Implementation and documentation are copied from YAP 5.0.1. The`library(ugraph)`

library is based on code originally written by Richard O'Keefe. The code was then extended to be compatible with the SICStus Prolog ugraphs library. Code and documentation have been cleaned and style has been changed to be more in line with the rest of SWI-Prolog.

The ugraphs library was originally released in the public domain. YAP is convered by the Perl artistic license, which does not imply further restrictions on the SWI-Prolog LGPL license.

The routines assume directed graphs, undirected graphs may be implemented by using two edges.

Originally graphs where represented in two formats. The SICStus
library and this version of `library(ugraphs.pl)`

only uses
the
*S-representation*. The S-representation of a graph is a list of
(vertex-neighbors) pairs, where the pairs are in standard order (as
produced by keysort) and the neighbors of each vertex are also in
standard order (as produced by sort). This form is convenient for many
calculations. Each vertex appears in the S-representation, also if it
has no neighbors.

**vertices_edges_to_ugraph**(`+Vertices, +Edges, -Graph`)-
Given a graph with a set of
`Vertices`and a set of`Edges`,`Graph`must unify with the corresponding S-representation. Note that the vertices without edges will appear in`Vertices`but not in`Edges`. Moreover, it is sufficient for a vertice to appear in`Edges`.?- vertices_edges_to_ugraph([],[1-3,2-4,4-5,1-5], L). L = [1-[3,5], 2-[4], 3-[], 4-[5], 5-[]]

In this case all vertices are defined implicitly. The next example shows three unconnected vertices:

?- vertices_edges_to_ugraph([6,7,8],[1-3,2-4,4-5,1-5], L). L = [1-[3,5], 2-[4], 3-[], 4-[5], 5-[], 6-[], 7-[], 8-[]] ?

**vertices**(`+Graph, -Vertices`)-
Unify
`Vertices`with all vertices appearing in graph`Graph`. Example:?- vertices([1-[3,5],2-[4],3-[],4-[5],5-[]], L). L = [1, 2, 3, 4, 5]

**edges**(`+Graph, -Edges`)-
Unify
`Edges`with all edges appearing in`Graph`. In the next example:?- edges([1-[3,5],2-[4],3-[],4-[5],5-[]], L). L = [1-3, 1-5, 2-4, 4-5]

**add_vertices**(`+Graph, +Vertices, -NewGraph`)-
Unify
`NewGraph`with a new graph obtained by adding the list of`Vertices`to the`Graph`. Example:?- add_vertices([1-[3,5],2-[]], [0,1,2,9], NG). NG = [0-[], 1-[3,5], 2-[], 9-[]]

**del_vertices**(`+Graph, +Vertices, -NewGraph`)-
Unify
`NewGraph`with a new graph obtained by deleting the list of`Vertices`and all the edges that start from or go to a vertex in`Vertices`to the`Graph`. Example:?- del_vertices([2,1], [1-[3,5],2-[4],3-[],4-[5],5-[],6-[],7-[2,6],8-[]], NL). NL = [3-[],4-[5],5-[],6-[],7-[6],8-[]]

**add_edges**(`+Graph, +Edges, -NewGraph`)-
Unify
`NewGraph`with a new graph obtained by adding the list of edges`Edges`to the graph`Graph`. Example:?- add_edges([1-[3,5],2-[4],3-[],4-[5],5-[],6-[],7-[],8-[]], [1-6,2-3,3-2,5-7,3-2,4-5], NL). NL = [1-[3,5,6], 2-[3,4], 3-[2], 4-[5], 5-[7], 6-[], 7-[], 8-[]]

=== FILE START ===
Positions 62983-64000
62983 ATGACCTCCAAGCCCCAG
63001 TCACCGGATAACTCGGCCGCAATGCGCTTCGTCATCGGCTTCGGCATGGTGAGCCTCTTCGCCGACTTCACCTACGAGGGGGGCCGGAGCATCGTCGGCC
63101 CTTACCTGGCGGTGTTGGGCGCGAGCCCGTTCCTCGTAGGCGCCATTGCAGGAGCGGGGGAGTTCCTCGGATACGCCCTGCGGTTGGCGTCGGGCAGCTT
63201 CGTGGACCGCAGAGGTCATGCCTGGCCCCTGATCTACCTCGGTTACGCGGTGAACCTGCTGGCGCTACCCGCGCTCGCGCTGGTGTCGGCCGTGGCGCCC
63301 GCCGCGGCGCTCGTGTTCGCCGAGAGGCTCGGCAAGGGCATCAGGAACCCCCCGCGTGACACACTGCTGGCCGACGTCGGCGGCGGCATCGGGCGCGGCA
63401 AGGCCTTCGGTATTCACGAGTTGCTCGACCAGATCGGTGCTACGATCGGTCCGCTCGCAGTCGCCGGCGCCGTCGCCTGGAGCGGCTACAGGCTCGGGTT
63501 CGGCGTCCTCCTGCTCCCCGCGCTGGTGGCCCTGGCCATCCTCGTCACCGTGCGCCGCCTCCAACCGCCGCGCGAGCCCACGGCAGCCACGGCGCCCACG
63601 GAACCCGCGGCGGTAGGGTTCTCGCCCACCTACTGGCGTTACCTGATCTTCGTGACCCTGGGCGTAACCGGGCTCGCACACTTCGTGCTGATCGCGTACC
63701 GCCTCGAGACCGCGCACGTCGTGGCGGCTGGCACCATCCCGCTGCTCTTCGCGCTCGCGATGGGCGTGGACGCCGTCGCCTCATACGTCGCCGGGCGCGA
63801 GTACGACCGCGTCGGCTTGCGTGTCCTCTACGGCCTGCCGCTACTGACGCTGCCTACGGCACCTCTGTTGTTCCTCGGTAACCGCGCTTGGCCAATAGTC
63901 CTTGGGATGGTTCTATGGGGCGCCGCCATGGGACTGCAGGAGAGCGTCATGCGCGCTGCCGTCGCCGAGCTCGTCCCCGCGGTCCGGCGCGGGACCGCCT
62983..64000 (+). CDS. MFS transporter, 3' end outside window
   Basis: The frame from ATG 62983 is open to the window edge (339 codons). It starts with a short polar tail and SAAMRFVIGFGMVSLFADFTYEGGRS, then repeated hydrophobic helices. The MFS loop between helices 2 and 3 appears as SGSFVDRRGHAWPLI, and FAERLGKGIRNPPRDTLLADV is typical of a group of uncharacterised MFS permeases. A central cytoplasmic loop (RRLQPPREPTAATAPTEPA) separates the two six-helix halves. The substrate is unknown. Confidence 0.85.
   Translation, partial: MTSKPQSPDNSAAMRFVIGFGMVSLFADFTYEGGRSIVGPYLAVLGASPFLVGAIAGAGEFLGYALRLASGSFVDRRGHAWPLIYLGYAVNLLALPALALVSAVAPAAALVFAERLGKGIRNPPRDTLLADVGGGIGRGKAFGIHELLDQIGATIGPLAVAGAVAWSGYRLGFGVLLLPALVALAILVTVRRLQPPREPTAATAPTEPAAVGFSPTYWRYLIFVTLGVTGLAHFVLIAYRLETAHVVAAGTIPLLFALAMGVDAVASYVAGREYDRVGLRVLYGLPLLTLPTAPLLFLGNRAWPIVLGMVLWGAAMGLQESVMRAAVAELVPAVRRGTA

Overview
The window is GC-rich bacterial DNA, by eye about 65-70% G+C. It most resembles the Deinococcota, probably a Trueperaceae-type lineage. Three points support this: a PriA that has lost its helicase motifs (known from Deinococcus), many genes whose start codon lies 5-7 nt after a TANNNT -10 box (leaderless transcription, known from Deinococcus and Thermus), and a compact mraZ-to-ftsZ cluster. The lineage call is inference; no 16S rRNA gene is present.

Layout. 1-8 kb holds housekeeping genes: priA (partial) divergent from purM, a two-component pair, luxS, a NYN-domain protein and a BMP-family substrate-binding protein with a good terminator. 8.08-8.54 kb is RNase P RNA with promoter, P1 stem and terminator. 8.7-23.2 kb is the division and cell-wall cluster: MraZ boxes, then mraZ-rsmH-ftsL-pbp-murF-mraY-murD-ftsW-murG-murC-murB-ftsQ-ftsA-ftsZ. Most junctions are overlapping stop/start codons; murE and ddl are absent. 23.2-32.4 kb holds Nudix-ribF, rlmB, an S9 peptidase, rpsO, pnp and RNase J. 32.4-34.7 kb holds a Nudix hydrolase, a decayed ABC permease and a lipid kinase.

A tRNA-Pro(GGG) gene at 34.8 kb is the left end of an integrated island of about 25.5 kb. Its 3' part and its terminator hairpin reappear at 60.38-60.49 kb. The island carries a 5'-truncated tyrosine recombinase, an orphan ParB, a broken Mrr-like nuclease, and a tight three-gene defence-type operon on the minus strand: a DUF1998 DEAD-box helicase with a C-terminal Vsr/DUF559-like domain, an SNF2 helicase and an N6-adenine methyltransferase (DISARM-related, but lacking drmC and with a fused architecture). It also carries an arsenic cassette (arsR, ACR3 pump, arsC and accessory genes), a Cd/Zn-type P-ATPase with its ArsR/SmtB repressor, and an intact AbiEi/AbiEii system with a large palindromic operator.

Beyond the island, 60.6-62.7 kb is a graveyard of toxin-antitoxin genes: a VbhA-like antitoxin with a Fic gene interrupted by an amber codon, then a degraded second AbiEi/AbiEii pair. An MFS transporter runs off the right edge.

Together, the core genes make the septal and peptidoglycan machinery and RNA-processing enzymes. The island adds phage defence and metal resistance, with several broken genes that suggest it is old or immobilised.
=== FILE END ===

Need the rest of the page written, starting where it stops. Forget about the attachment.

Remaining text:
**del_edges**(`+Graph, +Edges, -NewGraph`)-
Unify
`NewGraph`with a new graph obtained by removing the list of`Edges`from the`Graph`. Notice that no vertices are deleted. In the next example:?- del_edges([1-[3,5],2-[4],3-[],4-[5],5-[],6-[],7-[],8-[]], [1-6,2-3,3-2,5-7,3-2,4-5,1-3], NL). NL = [1-[5],2-[4],3-[],4-[],5-[],6-[],7-[],8-[]]

**transpose**(`+Graph, -NewGraph`)-
Unify
`NewGraph`with a new graph obtained from`Graph`by replacing all edges of the form V1-V2 by edges of the form V2-V1. The cost is`O(|V|^2)`. Notice that an undirected graph is its own transpose. Example:?- transpose([1-[3,5],2-[4],3-[],4-[5],5-[],6-[],7-[],8-[]], NL). NL = [1-[],2-[],3-[1],4-[2],5-[1,4],6-[],7-[],8-[]]

**neighbours**(`+Vertex, +Graph, -Vertices`)-
Unify
`Vertices`with the list of neighbours of vertex`Vertex`in`Graph`. Example:?- neighbours(4,[1-[3,5],2-[4],3-[], 4-[1,2,7,5],5-[],6-[],7-[],8-[]], NL). NL = [1,2,7,5]

**neighbors**(`+Vertex, +Graph, -Vertices`)- American version of neighbours/3.
**complement**(`+Graph, -NewGraph`)-
Unify
`NewGraph`with the graph complementary to`Graph`. Example:?- complement([1-[3,5],2-[4],3-[], 4-[1,2,7,5],5-[],6-[],7-[],8-[]], NL). NL = [1-[2,4,6,7,8],2-[1,3,5,6,7,8],3-[1,2,4,5,6,7,8], 4-[3,5,6,8],5-[1,2,3,4,6,7,8],6-[1,2,3,4,5,7,8], 7-[1,2,3,4,5,6,8],8-[1,2,3,4,5,6,7]]

**compose**(`+LeftGraph, +RightGraph, -NewGraph`)-
Compose, by connecting the
*drains*of`LeftGraph`to the*sources*of`RightGraph`. Example:?- compose([1-[2],2-[3]],[2-[4],3-[1,2,4]],L). L = [1-[4], 2-[1,2,4], 3-[]]

**ugraph_union**(`+Graph1, +Graph2, -NewGraph`)-
`NewGraph`is the union of`Graph1`and`Graph2`. Example:?- ugraph_union([1-[2],2-[3]],[2-[4],3-[1,2,4]],L). L = [1-[2], 2-[3,4], 3-[1,2,4]]

**top_sort**(`+Graph, -Sort`)-
Generate the set of nodes
`Sort`as a topological sorting of graph`Graph`, if one is possible. A toplogical sort is possible if the graph is connected and acyclic. In the example we show how topological sorting works for a linear graph:?- top_sort([1-[2], 2-[3], 3-[]], L). L = [1, 2, 3]

**top_sort**(`+Graph, -Sort0, -Sort`)-
Generate the difference list Sort-Sort0 as a topological sorting of
graph
`Graph`, if one is possible. **transitive_closure**(`+Graph, -Closure`)-
Generate the graph Closure as the transitive closure of graph
`Graph`. Example:?- transitive_closure([1-[2,3],2-[4,5],4-[6]],L). L = [1-[2,3,4,5,6], 2-[4,5,6], 4-[6]]

**reachable**(`+Vertex, +Graph, -Vertices`)-
Unify
`Vertices`with the set of all vertices in graph`Graph`that are reachable from`Vertex`. Example:?- reachable(1,[1-[3,5],2-[4],3-[],4-[5],5-[]],V). V = [1, 3, 5]